ApologizingDisclaimer: None of the characters are mine, but belong to Joss Whedon and co., or to J. Rowling.
Note: This takes place in AU BtVS season 8 (comic-verse).
Neville saw the girl – or rather, the young woman – in question sitting in the lobby of St. Mungo’s, reading one of the magazines. That alone was already not quite how he envisioned this scenario, but he had no intention of retreating. “V’era Nocturna Lestrange?” he said, trying to sound controlled, but failing at it, as always.
Neville’s interlocutrix shifted to face him, and Neville realized, to his discomfort, that she was not only somewhat older than he, but also a bit wider in the shoulders. “Now there’s a name I didn’t hear for a long time,” she said softly. “Please, call me Faith Lehane. It’s a lot simpler and easier, at this time.”
“My name,” Neville ignored her, “is Neville Longbottom. Your parents have Crucio’d mine to insanity.”
“Ah,” V’era, or Faith, just went slack. “A vampire named Kakistos had tortured my guardian slash Watcher to death, so I think I know where you’re coming from. Ergo, what are you going to do about it?”
“Um.” In theory, Neville had a very good idea what he was going to do about it, but in that same theory this just wasn’t supposed to happen. “A vampire? Really? And your guardian?” he said, trying to think on his feet and failing.
“Yeah, it’s a very sad story,” another young and feminine voice spoke from behind Neville. “Faith, you sure that you don’t want some cider?”
Very carefully, and feeling that this situation was getting further away from his control by the minute, Neville turned around. Another girl was there, young, and blonde, and carrying a couple of mugs of hot cider.
“No, Courtney, I’m not really in a cider mood. Maybe Mr. Longbottom would like some, though,” Faith replied from behind Neville. “Do you?”
A lifetime of living with his Gran took over. “Yes, please,” he said, almost gratefully and took one of the mugs.
“Just be careful,” Faith’s voice was still devoid of malice or anything that Neville had expected her to sound. “Courtney likes her cider hot and spicy, apparently.”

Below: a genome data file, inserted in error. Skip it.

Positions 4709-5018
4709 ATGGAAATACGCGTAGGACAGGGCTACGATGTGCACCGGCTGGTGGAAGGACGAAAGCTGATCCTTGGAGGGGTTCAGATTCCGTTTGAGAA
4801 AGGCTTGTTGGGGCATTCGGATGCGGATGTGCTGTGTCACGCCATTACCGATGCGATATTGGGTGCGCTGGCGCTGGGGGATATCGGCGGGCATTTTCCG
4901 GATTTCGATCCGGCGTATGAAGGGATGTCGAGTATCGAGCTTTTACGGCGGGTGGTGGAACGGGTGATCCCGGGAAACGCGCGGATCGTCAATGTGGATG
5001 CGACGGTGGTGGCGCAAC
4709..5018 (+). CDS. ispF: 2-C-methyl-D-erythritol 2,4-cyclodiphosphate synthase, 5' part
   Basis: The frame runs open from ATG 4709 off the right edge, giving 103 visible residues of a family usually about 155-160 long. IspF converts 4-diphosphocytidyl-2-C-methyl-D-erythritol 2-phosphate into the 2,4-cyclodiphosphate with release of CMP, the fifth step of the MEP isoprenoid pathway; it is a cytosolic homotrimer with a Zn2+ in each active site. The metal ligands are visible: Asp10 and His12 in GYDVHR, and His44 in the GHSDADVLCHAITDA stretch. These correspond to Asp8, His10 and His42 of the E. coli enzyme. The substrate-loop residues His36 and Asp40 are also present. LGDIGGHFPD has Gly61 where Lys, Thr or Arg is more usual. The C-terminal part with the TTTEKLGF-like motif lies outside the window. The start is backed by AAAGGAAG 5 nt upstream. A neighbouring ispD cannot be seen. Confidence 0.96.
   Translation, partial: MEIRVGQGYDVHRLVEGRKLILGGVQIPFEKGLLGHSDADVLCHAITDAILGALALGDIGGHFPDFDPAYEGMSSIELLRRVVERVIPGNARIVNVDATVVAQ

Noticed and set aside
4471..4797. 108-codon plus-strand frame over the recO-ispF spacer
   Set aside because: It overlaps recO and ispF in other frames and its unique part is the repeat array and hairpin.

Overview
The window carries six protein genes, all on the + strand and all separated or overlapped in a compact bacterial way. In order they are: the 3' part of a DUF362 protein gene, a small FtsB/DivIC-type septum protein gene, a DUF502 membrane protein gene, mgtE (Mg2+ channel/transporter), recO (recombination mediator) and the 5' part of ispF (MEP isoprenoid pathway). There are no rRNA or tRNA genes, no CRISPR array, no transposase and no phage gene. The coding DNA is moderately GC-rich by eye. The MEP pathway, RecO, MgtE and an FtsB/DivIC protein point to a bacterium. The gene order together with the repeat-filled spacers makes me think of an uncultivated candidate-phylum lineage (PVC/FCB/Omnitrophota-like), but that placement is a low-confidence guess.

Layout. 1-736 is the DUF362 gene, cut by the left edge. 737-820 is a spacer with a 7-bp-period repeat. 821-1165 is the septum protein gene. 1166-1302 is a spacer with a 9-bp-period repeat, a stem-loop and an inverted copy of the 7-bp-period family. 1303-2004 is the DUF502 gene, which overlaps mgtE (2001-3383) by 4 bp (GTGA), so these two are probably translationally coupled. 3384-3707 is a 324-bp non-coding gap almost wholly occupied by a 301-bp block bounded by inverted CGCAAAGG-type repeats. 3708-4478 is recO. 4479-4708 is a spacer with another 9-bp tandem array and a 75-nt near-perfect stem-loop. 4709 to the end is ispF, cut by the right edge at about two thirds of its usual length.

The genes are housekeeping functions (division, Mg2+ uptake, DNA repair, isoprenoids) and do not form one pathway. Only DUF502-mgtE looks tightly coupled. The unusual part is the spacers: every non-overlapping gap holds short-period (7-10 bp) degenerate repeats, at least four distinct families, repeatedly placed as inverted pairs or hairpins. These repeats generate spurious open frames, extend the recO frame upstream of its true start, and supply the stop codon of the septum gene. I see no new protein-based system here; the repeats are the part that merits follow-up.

“That’s okay, you just have to drink it slow,” Neville replied, feeling rather ridiculous all the same. “Anyways, ah, why are you here?”
“Oh, we’re waiting for Mr. Giles and Gigi. Mrs. – I mean, Madame Pomphrey told us to go here as well, in order to get Gigi’s prescription-“
“Wait,” Neville managed to wedge into Courtney’s babbling. “You know Madame Pomphrey?”
“Not us, Giles,” Faith said, almost smiling for the first time since the discussion began. “And it’s not Gigi, but Genevieve – Courtney is just being herself.”
“Aha,” nodded Neville, fully aware of the bizarreness of the surroundings (from his point of view). “So who are they?”
“Them,” Courtney emphatically pointed further down the corridor. Another dark-haired girl was slowly coming out of there, one hand holding a crutch, another gripped by an older, bespectacled gentleman. “Hey, Gigi, what’s up?”
The other girl gave Courtney a look that cemented for Neville the idea that calling her Gigi was bad. “I’m fine,” the girl said, rather friendly than Neville had expected. “In about a month, I’ll be back to normal.” She gave Neville a look. “And who’s he?”
“Neville Longbottom,” Faith explained.
“Really?” Mr. Giles looked at Neville with some interest. “And how’s Lady Augusta these days? Still living in Westmoreland?”
“Gran’s fine,” Neville said, feeling that things were getting back on track – somewhat. Now, however, he wasn’t sure that that’s what he wanted. “You, uh, knew her? Knew my parents?”
“Only so-so,” Mr. Giles admitted. “Madame Pomphrey asked me to see them while Miss Savidge was being checked regarding her trauma. As I expected, they fell to one of Rudolphus Lestrange’s more antique curses.”
“They’ve been Crucio’d to insanity!” Neville said hotly and fell silent, for Mr. Giles looked at him with a look that Neville had seen only in his Gran, and that wasn’t a good thing.
“Young Longbottom, I do not mock you,” Mr. Giles said sternly, “nor your pain and loss, but your parents were hit with a rather outdated and cruel form of Oblivating curse, not one of the Unforgiveables. The physical damage was secondary to the mental... but that’s not my point. All I am saying is that you should seek the help of an experienced and professional curse-breaker as well as a healer-“
“G-man, we still have to meet B and the others,” Faith spoke up. “Genevieve, feel like walking all that distance?” she asked, sounding more concerned than before.
“Yeah,” Genevieve rolled her eyes. “And if I’m tired, will you carry me?”
“We’ll see,” Faith said carefully. “Bye, Longbottom.”
“Good-bye, Mr. Longbottom.”
With these words the strange foursome was off. Very soon they were out of St. Mungo’s doors and out of Neville’s sight. Only a cup of still-warm apple cider reminded Neville that that hadn’t been some hallucination of his.
“Well,” he spoke slowly into the cup. “I came expecting a life or death confrontation, and instead I got a cup of apple cider. Just another day in my life, I suppose. Until next time, V’era, or Faith, or whatever your name is.”